The Senate could vote on a bill to extend the nation's debt ceiling on Wednesday, a leadership aide said.
House GOP leaders have decided to bow to Democratic demands that the debt ceiling increase be "clean" and free of any policy changes. The decision was made after leaders failed to get 218 votes in the GOP conference for any partisan debt-ceiling proposal.
Conservative groups are up in arms over the decision, with the Senate Conservatives Fund calling for Speaker John BoehnerJohn BoehnerRyan delays committee assignments until 2017 Lobbying World 'Ready for Michelle' PACs urge 2020 run MORE (R-Ohio) to lose his job.
A winter storm that's expected to drop several inches of snow on the Washington region beginning late Wednesday is motivating the quick action.
Sen Ted CruzTed CruzSenate GOP: National museum should include Clarence Thomas Senate GOP to Obama: Stop issuing new rules Week ahead: AT&T-Time Warner merger under scrutiny MORE (R-Texas) told The Hill he will filibuster the bill to require 60 votes but signaled he could allow a Wednesday vote.
"Any vote on the debt ceiling has to be subject to a 60-vote threshold," Cruz said. "Under no circumstances will I consent to a 50-vote threshold."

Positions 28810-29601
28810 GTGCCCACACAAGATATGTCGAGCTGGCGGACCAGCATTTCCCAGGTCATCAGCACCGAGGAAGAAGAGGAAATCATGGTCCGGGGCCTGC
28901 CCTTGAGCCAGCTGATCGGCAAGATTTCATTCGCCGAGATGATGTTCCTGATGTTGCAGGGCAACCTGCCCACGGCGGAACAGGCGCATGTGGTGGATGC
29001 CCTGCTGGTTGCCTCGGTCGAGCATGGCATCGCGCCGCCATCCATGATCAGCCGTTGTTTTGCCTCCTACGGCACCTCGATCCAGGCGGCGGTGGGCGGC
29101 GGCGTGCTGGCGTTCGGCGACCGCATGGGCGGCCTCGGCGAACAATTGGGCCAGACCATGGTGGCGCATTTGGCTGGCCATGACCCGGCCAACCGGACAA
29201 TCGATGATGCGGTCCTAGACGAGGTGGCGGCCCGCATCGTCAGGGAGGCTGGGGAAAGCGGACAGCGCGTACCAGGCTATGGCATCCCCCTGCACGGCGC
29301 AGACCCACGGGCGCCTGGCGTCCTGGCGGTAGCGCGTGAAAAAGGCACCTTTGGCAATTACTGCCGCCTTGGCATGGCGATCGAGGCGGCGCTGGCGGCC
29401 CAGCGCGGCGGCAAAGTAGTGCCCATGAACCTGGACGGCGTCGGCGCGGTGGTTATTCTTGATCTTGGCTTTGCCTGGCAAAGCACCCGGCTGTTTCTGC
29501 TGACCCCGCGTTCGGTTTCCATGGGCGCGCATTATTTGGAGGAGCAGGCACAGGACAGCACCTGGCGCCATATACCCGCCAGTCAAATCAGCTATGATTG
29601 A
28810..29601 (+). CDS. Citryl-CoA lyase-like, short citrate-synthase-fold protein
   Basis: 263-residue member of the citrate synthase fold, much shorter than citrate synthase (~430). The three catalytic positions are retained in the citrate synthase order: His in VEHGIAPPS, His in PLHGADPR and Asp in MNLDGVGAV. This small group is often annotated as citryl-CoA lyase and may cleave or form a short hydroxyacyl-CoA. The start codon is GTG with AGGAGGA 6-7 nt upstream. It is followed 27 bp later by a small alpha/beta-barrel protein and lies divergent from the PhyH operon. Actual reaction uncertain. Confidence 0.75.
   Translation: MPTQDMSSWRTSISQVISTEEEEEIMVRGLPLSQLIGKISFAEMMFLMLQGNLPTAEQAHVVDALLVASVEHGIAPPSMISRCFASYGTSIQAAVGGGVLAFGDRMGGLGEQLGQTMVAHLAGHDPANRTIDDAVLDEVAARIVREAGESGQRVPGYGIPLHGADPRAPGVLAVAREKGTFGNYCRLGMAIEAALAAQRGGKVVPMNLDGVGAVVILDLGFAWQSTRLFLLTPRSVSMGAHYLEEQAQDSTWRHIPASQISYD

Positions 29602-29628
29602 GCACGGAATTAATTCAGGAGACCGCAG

"I think it is a terrible idea to rise the debt ceiling while providing no structural reforms to the out-of-control spending," he added.
Other Senate Republicans also appeared unhappy with a clean increase.
"I'd prefer to get something for it," Sen. Orrin HatchOrrin HatchSenate GOP: National museum should include Clarence Thomas Mnuchin's former bank comes under scrutiny Trump’s economic team taking shape MORE (R-Utah) said. "This is not going the way I would like it to."
"Am I going to vote for it? Hell no!" Sen. Lindsey GrahamLindsey GrahamThe trouble with Rex Tillerson A Cabinet position for Petraeus; disciplinary actions for Broadwell after affair Pentagon should have a civilian chief to give peace a chance MORE (R-S.C.) said. "Isn't there some middle ground between defaulting on our debt and doing nothing to address our fiscal problems?" he asked.
--This report was updated at 2:39 p.m.